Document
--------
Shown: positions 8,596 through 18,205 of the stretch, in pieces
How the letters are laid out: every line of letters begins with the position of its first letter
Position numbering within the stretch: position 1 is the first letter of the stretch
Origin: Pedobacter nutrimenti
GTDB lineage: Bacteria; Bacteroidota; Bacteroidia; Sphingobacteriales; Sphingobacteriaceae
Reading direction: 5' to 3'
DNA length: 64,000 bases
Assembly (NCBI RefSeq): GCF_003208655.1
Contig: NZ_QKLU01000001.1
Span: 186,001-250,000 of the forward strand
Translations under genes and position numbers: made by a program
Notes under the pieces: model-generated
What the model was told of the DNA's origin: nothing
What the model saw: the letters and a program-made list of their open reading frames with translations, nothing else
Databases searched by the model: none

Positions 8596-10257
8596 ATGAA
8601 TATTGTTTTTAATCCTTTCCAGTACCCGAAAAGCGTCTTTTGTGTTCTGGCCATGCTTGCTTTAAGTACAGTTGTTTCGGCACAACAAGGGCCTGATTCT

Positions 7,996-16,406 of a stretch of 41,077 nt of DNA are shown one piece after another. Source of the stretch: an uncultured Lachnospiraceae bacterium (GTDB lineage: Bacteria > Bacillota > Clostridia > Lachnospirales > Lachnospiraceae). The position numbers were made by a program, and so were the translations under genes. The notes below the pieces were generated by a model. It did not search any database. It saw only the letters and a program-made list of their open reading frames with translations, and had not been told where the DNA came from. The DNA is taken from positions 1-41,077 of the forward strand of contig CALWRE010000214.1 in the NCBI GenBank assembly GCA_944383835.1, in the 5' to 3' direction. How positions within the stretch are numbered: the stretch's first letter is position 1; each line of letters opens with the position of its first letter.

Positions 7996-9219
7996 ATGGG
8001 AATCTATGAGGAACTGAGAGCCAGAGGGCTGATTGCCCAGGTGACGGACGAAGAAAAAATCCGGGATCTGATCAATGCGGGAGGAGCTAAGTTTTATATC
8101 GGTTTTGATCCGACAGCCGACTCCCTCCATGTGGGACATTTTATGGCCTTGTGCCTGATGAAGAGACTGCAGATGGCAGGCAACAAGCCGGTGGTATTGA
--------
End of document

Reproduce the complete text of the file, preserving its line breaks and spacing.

Shown: positions 8,596 through 18,205 of the stretch, in pieces
How the letters are laid out: every line of letters begins with the position of its first letter
Position numbering within the stretch: position 1 is the first letter of the stretch
Origin: Pedobacter nutrimenti
GTDB lineage: Bacteria; Bacteroidota; Bacteroidia; Sphingobacteriales; Sphingobacteriaceae
Reading direction: 5' to 3'
DNA length: 64,000 bases
Assembly (NCBI RefSeq): GCF_003208655.1
Contig: NZ_QKLU01000001.1
Span: 186,001-250,000 of the forward strand
Translations under genes and position numbers: made by a program
Notes under the pieces: model-generated
What the model was told of the DNA's origin: nothing
What the model saw: the letters and a program-made list of their open reading frames with translations, nothing else
Databases searched by the model: none

Positions 8596-10257
8596 ATGAA
8601 TATTGTTTTTAATCCTTTCCAGTACCCGAAAAGCGTCTTTTGTGTTCTGGCCATGCTTGCTTTAAGTACAGTTGTTTCGGCACAACAAGGGCCTGATTCT

Positions 7,996-16,406 of a stretch of 41,077 nt of DNA are shown one piece after another. Source of the stretch: an uncultured Lachnospiraceae bacterium (GTDB lineage: Bacteria > Bacillota > Clostridia > Lachnospirales > Lachnospiraceae). The position numbers were made by a program, and so were the translations under genes. The notes below the pieces were generated by a model. It did not search any database. It saw only the letters and a program-made list of their open reading frames with translations, and had not been told where the DNA came from. The DNA is taken from positions 1-41,077 of the forward strand of contig CALWRE010000214.1 in the NCBI GenBank assembly GCA_944383835.1, in the 5' to 3' direction. How positions within the stretch are numbered: the stretch's first letter is position 1; each line of letters opens with the position of its first letter.

Positions 7996-9219
7996 ATGGG
8001 AATCTATGAGGAACTGAGAGCCAGAGGGCTGATTGCCCAGGTGACGGACGAAGAAAAAATCCGGGATCTGATCAATGCGGGAGGAGCTAAGTTTTATATC
8101 GGTTTTGATCCGACAGCCGACTCCCTCCATGTGGGACATTTTATGGCCTTGTGCCTGATGAAGAGACTGCAGATGGCAGGCAACAAGCCGGTGGTATTGA